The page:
While the role of the climate crisis in Cyclone Idai is still not fully known, experts believe there are links to rising sea-surface temperatures in the Indian Ocean. “We are getting a much higher frequency of high-intensity storms,” says Jennifer Fitchett, associate professor at the University of the Witwatersrand in Johannesburg, South Africa. Idai was followed by Kenneth, another category 4 cyclone that hit the border of Mozambique and Tanzania six weeks later. (Two severe tropical cyclones in one season is very unusual for the Mozambique Channel.)
Devastating tropical storms – like Cyclone Amphan- are increasing in both frequency and intensity due to climate change. Planning for extreme weather and other climate risk factors, and taking appropriate action, are needed to avoid a future tragedy like the one unfolding in Sundarban.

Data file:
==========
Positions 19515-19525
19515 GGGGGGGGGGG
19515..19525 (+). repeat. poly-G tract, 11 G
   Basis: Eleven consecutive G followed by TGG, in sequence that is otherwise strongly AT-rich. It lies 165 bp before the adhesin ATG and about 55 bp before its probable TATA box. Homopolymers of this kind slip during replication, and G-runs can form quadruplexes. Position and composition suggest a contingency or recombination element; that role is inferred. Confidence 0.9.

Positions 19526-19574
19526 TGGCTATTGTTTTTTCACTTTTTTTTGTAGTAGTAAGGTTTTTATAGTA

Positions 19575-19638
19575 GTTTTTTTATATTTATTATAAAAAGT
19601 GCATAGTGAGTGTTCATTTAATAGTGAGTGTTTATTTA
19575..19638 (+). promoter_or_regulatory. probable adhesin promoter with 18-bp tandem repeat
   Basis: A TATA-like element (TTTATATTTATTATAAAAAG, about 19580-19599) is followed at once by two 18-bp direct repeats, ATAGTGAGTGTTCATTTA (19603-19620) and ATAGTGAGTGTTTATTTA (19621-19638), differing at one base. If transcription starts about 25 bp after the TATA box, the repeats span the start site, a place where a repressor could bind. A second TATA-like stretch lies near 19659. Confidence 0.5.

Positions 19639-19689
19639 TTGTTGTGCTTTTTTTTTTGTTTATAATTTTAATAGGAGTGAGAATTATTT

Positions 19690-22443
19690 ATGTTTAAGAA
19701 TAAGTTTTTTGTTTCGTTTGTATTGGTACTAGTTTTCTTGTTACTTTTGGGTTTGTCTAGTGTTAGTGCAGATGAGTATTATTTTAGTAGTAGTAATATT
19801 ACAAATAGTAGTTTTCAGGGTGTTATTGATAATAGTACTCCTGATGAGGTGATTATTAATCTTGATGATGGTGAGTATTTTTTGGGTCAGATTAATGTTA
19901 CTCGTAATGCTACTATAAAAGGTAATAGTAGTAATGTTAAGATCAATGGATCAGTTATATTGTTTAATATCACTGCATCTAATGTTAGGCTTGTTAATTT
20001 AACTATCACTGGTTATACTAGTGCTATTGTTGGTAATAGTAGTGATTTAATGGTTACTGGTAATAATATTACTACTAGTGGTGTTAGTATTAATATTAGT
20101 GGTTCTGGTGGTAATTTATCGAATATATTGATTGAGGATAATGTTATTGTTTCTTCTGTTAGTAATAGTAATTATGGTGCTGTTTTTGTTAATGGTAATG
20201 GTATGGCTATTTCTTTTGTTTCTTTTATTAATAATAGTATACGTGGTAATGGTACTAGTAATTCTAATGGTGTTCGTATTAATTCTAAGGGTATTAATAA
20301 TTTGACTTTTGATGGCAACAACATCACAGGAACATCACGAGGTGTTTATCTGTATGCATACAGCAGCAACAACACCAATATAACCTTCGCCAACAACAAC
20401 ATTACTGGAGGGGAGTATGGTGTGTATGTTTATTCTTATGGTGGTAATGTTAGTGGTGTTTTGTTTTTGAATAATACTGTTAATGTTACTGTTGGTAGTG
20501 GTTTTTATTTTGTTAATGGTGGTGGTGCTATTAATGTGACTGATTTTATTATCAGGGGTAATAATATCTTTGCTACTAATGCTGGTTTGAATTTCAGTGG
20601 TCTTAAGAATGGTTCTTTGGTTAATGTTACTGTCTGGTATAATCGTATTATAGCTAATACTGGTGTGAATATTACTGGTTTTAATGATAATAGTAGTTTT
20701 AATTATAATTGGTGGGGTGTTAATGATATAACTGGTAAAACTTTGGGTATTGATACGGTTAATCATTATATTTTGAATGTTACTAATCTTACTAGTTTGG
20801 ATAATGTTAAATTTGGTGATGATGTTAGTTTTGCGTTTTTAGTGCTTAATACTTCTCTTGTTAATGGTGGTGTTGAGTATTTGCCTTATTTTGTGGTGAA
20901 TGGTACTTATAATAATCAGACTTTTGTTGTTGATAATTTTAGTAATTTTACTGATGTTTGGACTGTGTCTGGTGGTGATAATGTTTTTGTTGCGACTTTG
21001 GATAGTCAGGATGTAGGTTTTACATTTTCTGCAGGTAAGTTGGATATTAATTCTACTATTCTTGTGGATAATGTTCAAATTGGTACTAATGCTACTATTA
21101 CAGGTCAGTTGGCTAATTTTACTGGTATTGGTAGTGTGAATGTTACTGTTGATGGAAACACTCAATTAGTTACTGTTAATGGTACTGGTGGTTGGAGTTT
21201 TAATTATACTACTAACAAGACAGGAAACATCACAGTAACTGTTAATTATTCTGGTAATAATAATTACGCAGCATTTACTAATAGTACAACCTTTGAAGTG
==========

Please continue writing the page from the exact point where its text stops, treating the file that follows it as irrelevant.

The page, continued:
As scientists’ predictions of a climate emergency grow more urgent- and frankly bleak- the world would do well to heed their warnings. Yet it is always difficult to plan for futures that differ substantially from the recent past, and this is where a presentation of multiple future scenarios – underpinned by the latest climate science and wisdom of experts- can be tremendously useful. This is what riskthinking.AI offers